Sunscreens. Part 2


This article will discuss the positive and negative aspects of solar exposure to the skin.

Skin cancer is the saddest consequence of prolonged sun exposure. But not all solar exposure is harmful, in general, spending some time under the sun is necessary for our body. A beneficial effect of UV on the skin is the production of vitamin D, the lack of which in childhood leads to a violation of the formation of the skeleton and the development of rickets. This is due to the fact that vitamin D is needed for the body to utilize calcium, which is an important component of bone tissue. In adults, vitamin D is involved in maintaining healthy bones, preventing the development of depression, and plays an important role in the normal functioning of the heart. Therefore, sunbathing for a few minutes every day is very beneficial, and, as research by Michael Holik, who works at Boston University, Massachusetts, shows, the sun’s rays can prevent the development of such forms of malignant tumors as colon cancer, breast cancer, prostate cancer, and All this is due to the increase in the level of vitamin D in the body.

Although we can include vitamin D in our diet and get it from outside, the vitamin D that is formed by sun exposure remains in the body longer, it is also possible that the sun induces the formation of some other beneficial molecules in the skin.

More than half a million people develop some form of skin cancer each year in the United States, and the American Cancer Society has stated that one in six people will experience skin cancer in one way or another. The most common form is basal cell carcinoma, which looks like a dense red patch rising above the surface of the skin, most often this type of tumor develops in open areas such as the face, hands, and neck. The second most common is squamous cell skin cancer, usually it appears on the lips, ears and hands in the form of a dense bump. Neither basal cell nor squamous cell skin cancer threatens the patient’s life, since these forms of tumors do not metastasize and are relatively easy to surgical treatment.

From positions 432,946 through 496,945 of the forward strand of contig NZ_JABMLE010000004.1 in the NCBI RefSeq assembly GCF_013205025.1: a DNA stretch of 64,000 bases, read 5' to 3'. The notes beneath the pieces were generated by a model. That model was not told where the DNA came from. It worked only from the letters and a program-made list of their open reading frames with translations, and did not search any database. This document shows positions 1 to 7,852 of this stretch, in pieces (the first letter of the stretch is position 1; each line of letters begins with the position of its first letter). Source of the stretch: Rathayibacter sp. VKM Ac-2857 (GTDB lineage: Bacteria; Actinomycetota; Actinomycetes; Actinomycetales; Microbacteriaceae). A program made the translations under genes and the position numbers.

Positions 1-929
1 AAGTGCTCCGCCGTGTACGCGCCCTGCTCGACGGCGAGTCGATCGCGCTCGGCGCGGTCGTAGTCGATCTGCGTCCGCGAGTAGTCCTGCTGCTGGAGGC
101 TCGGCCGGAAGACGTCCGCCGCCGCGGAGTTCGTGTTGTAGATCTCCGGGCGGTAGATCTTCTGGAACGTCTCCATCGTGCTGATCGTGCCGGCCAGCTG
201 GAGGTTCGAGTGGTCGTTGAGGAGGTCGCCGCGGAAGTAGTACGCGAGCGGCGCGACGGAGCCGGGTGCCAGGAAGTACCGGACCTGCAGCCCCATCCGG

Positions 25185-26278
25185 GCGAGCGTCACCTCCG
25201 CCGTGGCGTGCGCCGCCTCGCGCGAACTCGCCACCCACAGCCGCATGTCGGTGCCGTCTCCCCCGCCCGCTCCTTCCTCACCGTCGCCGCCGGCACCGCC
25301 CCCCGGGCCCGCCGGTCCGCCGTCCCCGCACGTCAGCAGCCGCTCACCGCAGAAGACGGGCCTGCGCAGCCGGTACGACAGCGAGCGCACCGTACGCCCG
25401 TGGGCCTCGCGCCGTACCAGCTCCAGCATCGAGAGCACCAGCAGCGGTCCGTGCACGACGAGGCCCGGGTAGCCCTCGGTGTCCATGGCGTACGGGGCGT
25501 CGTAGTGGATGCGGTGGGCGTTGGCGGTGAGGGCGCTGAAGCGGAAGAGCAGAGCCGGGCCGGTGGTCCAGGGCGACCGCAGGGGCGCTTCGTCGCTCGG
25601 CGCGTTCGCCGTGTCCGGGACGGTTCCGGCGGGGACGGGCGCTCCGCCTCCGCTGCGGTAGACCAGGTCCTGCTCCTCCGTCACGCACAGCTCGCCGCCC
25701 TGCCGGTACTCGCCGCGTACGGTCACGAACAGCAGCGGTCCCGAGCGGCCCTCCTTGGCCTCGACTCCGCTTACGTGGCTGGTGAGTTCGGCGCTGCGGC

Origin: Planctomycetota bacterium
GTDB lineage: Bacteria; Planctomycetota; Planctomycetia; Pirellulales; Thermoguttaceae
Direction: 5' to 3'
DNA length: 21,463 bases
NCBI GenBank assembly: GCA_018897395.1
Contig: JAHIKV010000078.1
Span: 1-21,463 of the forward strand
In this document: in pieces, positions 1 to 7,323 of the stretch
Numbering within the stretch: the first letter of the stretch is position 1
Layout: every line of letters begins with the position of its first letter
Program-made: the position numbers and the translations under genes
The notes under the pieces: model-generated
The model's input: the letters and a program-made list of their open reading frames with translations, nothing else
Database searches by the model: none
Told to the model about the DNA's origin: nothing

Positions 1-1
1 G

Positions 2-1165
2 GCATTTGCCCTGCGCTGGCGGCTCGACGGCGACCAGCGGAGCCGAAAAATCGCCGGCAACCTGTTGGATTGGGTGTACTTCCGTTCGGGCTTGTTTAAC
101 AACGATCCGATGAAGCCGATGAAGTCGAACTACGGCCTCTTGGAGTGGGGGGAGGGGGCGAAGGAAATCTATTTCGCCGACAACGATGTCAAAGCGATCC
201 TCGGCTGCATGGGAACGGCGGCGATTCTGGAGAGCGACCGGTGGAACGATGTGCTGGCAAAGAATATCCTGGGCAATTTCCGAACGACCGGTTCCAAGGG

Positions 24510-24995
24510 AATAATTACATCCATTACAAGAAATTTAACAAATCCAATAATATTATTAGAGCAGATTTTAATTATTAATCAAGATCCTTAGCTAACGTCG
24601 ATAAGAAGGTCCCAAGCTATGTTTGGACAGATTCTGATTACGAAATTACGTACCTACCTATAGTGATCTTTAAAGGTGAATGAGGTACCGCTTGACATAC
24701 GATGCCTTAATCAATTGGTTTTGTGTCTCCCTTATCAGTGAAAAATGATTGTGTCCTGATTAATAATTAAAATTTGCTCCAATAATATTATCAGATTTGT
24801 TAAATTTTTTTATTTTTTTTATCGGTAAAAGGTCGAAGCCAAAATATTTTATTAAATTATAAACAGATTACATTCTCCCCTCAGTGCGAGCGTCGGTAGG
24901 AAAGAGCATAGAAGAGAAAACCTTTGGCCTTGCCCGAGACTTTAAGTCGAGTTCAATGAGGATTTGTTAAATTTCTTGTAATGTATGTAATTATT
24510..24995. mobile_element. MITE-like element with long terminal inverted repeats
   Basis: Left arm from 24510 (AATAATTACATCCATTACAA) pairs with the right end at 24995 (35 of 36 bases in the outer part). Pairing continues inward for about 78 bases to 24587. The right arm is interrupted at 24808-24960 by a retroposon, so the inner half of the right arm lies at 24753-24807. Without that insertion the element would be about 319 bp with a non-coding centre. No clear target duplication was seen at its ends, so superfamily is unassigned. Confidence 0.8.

Unfortunately, this cannot be said about the third form of skin cancer, melanoma, which is an extremely malignant and rapidly metastasizing tumor. Often, melanoma develops from a mole that grows rapidly and becomes dark blue in color. Fortunately, melanoma is a fairly rare tumor. But despite this, about 6,000 Americans and about the same number of Europeans die from it every year, which means that in a city of one hundred thousand people, one or two new cases of melanoma will be diagnosed each year, while other forms of skin cancer will develop. approximately 65 people per year.

But is UVB the culprit in skin cancer? Perhaps not. Now it has been found out that in most cases melanoma develops in people with a hereditary predisposition, which is determined by inherited genetic mutations. This may explain why melanoma rarely occurs on skin exposed to sunlight. The genetic defect leading to the development of melanoma was discovered in 2002 by Richard Wooster and his collaborators working in Cambridge. A few years earlier, Marianne Berwick of the New York Memorial Sloan-Kettering Cancer Center suggested that solar radiation had no effect on melanoma. She analyzed the results of a large number of epidemiological studies that examined the relationship between the use of physical sunscreens and the development of melanoma, and concluded that for these substances there is no strong evidence of their protective effect. But, despite this, chemical filters, which have a variety of mechanisms of action, reliably prevent the occurrence of other forms of skin cancer. So it’s no surprise that over $1 billion worth of sunscreen products are sold each year.

Sunscreens. Part 1

Sunscreens. Part 3

Source: based on materials from John Emsley’s book «On the benefits and harms of the products we love to buy»

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